To combat rising pork prices and to stabilize supplies, the Philippine government announced April 7 that it will provide more market access for pork imports by lower tariff rates.
National Pork Producers Council (NPPC) applauded the country’s decision as securing better access to the Philippines market has been a top, long-term trade priority for the organization.
“Since 2019, the Philippines has been battling African swine fever (ASF), and as a result, domestic production has declined, supplies have tightened, and pork prices have spiked,” said NPPC President Jen Sorenson, communications director for Iowa Select Farms in West Des Moines, Iowa. “While we are saddened by the spread of ASF in the Philippines, we appreciate the opportunity to send more high-quality U.S. pork to ease the shortage and the spike in prices.”
In a recent National Hog Farmer article, the U.S. Meat Export Federation (USMEF) reported that ASF had dramatically impacted pork production in the Philippines. Data from the Philippine Statistics Authority showed the country’s total swine inventory opened 2021 at 9.72 million head, down 24% from a year ago. Pork production was down by a USDA-estimated 30% in 2020. This drop in domestic output has led to very tight pork supplies and high pork and hog prices, USMEF said.
Under the announcement, beginning April 7, tariffs for imported pork under the increased minimum access volume (MAV) of 404,210 metric tons (MT) would be reduced from 30 percent to five percent for the next three months, and then 10 percent thereafter. Tariffs for imported pork above the MAV would be reduced from 40 percent to 15 percent for the next three months, and then increase to 20 percent thereafter. The reductions would be in effect for one year.
This announcement comes on the heels of NPPC’s meeting with the Philippine Ambassador to the U.S. Jose Manuel Romualdez. NPPC has been pressing both the U.S. and Philippines governments to lower pork import tariffs since ASF outbreaks began in the Philippines.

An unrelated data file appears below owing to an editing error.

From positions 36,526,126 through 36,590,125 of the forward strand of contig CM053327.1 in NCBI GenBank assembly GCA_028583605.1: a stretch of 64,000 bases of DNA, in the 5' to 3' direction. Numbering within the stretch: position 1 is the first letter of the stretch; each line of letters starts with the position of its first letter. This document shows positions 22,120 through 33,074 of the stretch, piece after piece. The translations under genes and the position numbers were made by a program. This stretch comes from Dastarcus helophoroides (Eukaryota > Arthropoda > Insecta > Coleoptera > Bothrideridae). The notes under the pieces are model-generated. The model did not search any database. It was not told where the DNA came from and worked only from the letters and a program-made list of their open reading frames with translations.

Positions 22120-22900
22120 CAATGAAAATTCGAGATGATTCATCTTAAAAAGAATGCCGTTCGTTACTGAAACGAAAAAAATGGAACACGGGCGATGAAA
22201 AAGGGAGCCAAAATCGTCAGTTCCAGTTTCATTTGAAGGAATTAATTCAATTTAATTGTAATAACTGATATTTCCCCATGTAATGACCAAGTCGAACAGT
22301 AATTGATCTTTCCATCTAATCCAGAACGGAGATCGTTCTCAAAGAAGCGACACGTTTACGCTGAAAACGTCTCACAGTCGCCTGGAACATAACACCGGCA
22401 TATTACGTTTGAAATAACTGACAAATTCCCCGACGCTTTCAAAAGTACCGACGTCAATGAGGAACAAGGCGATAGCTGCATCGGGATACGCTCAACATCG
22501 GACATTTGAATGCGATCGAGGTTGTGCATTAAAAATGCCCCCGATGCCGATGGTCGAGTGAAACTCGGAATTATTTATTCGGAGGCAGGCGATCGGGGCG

From January-December 2020, the U.S. exported 49,660 MT of pork worth $121 million to the country. The expanded market access is expected to generate significantly more U.S. pork exports to the country. With a population of 109 million and pork as the preferred protein of choice, pork consumption will continue to increase as the economy grows.
The Asia-Pacific region is the fastest growing economic region of the world with significant opportunities for U.S. pork exports. NPPC will continue to advocate for the United States to rejoin the CPTPP trade agreement.
Win for consumers, U.S. producers
USMEF stated in the recent NHF article that the tariff reduction had drawn mixed reaction from importers. The Philippine Meat Importers and Traders Association (MITA) voiced objections to the short three-month duration for the first round of tariff rate cuts, stating that it would not adequately accommodate orders for imported pork. But MITA also noted that consumers would benefit from price relief made possible by the lower duties on imported pork, even at 10% after the initial round of rate cuts concludes.
Philippine producers, long accustomed to the protection provided by high tariffs, also opposed the rate cuts, claiming that no consumer benefits will be realized and that imports would greatly harm domestic production.
Contrarily, USMEF called the announced tariff rate reductions a “significant win” for the country’s consumers as well as U.S. pork producers.
"High tariff rates have greatly impacted the price and availability of pork in the Philippines, especially with the recent decline in domestic production. The temporary tariff rate reductions announced today will allow retailers, foodservice operators and processors to secure product at more reasonable prices, which will help stabilize pork supplies and bolster consumption," said USMEF President and CEO Dan Halstrom.
USMEF added that based on weekly U.S. export data (as reported by the USDA Foreign Agricultural Service), shipments of U.S. pork cuts to the Philippines totaled 15,552MT so far this year (through March 25), up from just 2,197MT during the same period in 2020.
“With global pork supplies remaining limited this year, these reductions in import duties will help improve availability in the Philippines and provide further momentum for U.S. exports,” USMEF said.